We're in some kind of blindingly clean corporate office, and an elevator discharges a frantic looking suit. There's a woman waiting for him. Waiting by the elevator, leaning against the wall, is The Observer, demonstrating once again how his amazing skills of camouflage keep him from being captured. "The West Side highway was a parking lot. Did they start?" he asks. His presumable assistant says Charlotte's been tap-dancing for the last twenty minutes, as they hustle down the hall. She fixes his tie, and in he goes.
There's a woman standing in front of a long table droning on about "Extenz-A-Life" and its remarkably stable market, and blah blah blah. You know, I was told there'd be tap-dancing. So You Think You Can Dance is months away, and I'll take it where I can get it. Charlotte smoothly hands things over to Mark, he says, "I'm late," like they didn't already know, and he thanks them for their patience. "It's quickly fading," says Gruff Businessman, all, "This better be good, chinless." So Mark gets right to the slides already set up, and we dissolve to Mark wrapping up, and Gruff Businessman has magically transformed to Grudgingly Impressed Gruff Businessman and says he'll tell the board they're in good hands. The suits all file out, and Mark Young exchanges a glance with Charlotte, and he breathes a sigh of relief. He takes off his jacket and heads over to the other side of the table to pack up the slide projector.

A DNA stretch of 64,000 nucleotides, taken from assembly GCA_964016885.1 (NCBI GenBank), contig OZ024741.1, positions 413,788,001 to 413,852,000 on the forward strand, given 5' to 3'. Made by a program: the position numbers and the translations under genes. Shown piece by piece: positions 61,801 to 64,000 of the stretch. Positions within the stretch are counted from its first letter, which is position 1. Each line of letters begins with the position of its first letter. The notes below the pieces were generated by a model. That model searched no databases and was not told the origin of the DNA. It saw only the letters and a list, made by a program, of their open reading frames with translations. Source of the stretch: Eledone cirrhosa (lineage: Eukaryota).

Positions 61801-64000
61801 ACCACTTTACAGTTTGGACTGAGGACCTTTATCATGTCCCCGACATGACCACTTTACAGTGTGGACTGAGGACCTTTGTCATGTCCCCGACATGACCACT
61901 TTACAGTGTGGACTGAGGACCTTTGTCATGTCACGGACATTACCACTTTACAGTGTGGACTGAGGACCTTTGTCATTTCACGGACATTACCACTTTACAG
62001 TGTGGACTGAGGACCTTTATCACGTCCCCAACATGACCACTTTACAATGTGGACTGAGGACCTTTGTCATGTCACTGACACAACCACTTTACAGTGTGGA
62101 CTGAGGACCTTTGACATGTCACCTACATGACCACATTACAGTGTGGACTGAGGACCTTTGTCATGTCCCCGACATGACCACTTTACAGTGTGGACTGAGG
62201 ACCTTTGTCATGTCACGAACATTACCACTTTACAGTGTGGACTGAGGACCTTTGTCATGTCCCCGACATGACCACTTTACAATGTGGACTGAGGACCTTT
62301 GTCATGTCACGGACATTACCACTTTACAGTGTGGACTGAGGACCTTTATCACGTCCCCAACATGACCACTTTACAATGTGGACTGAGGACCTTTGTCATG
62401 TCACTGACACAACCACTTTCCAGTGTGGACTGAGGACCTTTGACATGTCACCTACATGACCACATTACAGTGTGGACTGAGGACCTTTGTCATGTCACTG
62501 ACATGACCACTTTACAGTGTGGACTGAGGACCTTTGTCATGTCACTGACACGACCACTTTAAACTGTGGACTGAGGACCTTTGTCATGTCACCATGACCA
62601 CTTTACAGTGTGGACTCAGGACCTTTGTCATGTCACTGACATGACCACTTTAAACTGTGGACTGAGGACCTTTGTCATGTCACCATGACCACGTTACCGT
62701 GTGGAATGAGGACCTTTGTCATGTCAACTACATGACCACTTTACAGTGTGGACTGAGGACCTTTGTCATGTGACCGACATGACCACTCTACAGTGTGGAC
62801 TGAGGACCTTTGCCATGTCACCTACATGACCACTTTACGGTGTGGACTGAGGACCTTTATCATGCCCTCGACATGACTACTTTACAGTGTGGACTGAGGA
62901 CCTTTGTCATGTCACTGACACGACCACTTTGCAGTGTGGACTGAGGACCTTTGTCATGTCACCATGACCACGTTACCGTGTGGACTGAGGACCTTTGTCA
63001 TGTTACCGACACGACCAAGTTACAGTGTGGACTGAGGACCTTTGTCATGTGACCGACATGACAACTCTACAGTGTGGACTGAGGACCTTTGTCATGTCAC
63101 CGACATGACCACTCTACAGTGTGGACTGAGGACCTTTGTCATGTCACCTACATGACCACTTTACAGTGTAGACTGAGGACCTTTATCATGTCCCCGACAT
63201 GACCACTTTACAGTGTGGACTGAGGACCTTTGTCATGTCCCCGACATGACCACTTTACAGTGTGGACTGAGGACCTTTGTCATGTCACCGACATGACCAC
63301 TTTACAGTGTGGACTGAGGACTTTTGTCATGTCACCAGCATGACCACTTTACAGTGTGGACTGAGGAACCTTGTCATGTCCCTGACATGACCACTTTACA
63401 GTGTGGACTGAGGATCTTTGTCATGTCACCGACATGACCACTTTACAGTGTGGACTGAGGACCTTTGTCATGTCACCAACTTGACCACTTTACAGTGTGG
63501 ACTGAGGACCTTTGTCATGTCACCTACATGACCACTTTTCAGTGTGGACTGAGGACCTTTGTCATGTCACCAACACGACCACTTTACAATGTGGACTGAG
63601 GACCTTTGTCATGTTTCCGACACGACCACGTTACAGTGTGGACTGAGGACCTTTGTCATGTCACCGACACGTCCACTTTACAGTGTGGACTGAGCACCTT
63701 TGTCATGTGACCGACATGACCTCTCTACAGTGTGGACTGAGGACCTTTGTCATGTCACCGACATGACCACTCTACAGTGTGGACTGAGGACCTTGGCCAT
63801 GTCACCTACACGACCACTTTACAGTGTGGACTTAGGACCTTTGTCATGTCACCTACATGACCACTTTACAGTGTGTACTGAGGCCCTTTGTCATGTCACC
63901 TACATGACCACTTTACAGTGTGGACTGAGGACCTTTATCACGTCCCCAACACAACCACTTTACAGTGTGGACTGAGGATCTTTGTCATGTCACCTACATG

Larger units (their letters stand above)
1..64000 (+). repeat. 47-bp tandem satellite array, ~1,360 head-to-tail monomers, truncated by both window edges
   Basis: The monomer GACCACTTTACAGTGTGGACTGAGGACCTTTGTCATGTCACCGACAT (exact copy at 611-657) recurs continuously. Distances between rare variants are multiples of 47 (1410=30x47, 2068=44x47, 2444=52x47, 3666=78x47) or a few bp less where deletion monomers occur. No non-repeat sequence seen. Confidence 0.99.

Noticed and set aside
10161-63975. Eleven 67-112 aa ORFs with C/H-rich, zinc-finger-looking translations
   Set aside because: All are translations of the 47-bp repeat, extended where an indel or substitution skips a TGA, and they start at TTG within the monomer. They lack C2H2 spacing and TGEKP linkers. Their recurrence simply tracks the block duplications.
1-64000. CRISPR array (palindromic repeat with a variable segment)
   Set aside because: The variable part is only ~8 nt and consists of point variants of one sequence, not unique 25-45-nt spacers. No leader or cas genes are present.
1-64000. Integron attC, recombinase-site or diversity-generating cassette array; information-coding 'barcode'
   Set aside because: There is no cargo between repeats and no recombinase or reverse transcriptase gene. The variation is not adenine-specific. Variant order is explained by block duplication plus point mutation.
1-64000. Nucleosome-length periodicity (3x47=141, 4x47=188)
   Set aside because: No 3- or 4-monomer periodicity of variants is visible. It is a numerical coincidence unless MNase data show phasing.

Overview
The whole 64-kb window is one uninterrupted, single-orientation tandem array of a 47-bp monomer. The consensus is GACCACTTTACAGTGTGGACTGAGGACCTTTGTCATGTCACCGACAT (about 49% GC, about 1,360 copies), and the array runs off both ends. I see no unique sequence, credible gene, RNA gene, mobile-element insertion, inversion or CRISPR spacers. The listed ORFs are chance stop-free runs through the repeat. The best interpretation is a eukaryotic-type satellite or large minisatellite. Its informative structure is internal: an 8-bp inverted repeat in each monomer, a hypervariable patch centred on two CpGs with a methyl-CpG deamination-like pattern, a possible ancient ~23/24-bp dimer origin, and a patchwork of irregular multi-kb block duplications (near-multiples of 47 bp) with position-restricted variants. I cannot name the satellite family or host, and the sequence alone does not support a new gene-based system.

Just out of his vision, a butterfly flits past, and he spins around just catching the shadow on the projector screen. And it's gone. And then it starts flying around again, and comes to rest on Mark's finger. He holds it up and takes off his glasses to look closer. It starts to flutter its wings and lifts off, cutting a startled Mark on the wrist. Then it zooms around like a biplane attacking King Kong and slices him on the neck. "Ow! Little bastard!" he says.
The butterfly lands on the table. And he creeps forward to swat it with a magazine. He picks it up and gingerly touches a wing, cutting his finger. And suddenly he's been dive-bombed by two more of the little bastards. He flails away until the butterflies fly away and into the ventilation grate on the counter, flattening themselves to fit through the slats. And I can't say that I've ever been attacked by razor sharp butterflies, but I know that if I hadn't already, by this point I would have run for the door. I know that I would not have PUT MY FACE DIRECTLY OVER THE GRATE WHERE THE RAZOR BUTTERFLIES ARE. That's what Mark does. And the grate erupts in a swarm of the little buggers, enveloping Mark. He screams and spazzes, rolling onto the board table and off again. Some of the butterflies pull back and then attack again, and a frantic Mark runs away from them, right through the plate glass window and out over the street, a few dozen storeys up. Which is when the slow motion starts up, and the symphony, in what I can only hope is an homage to Alan Rickman in Die Hard (hey, Col. Stuart was in the last episode!) and Mark looks up at the glass shards following him all the way down to the dark car parked outside the building. From the looks of the crash, he disintegrates into ASH. The camera pulls back to show us where we are: Massive Dynamic: The Only Corporation.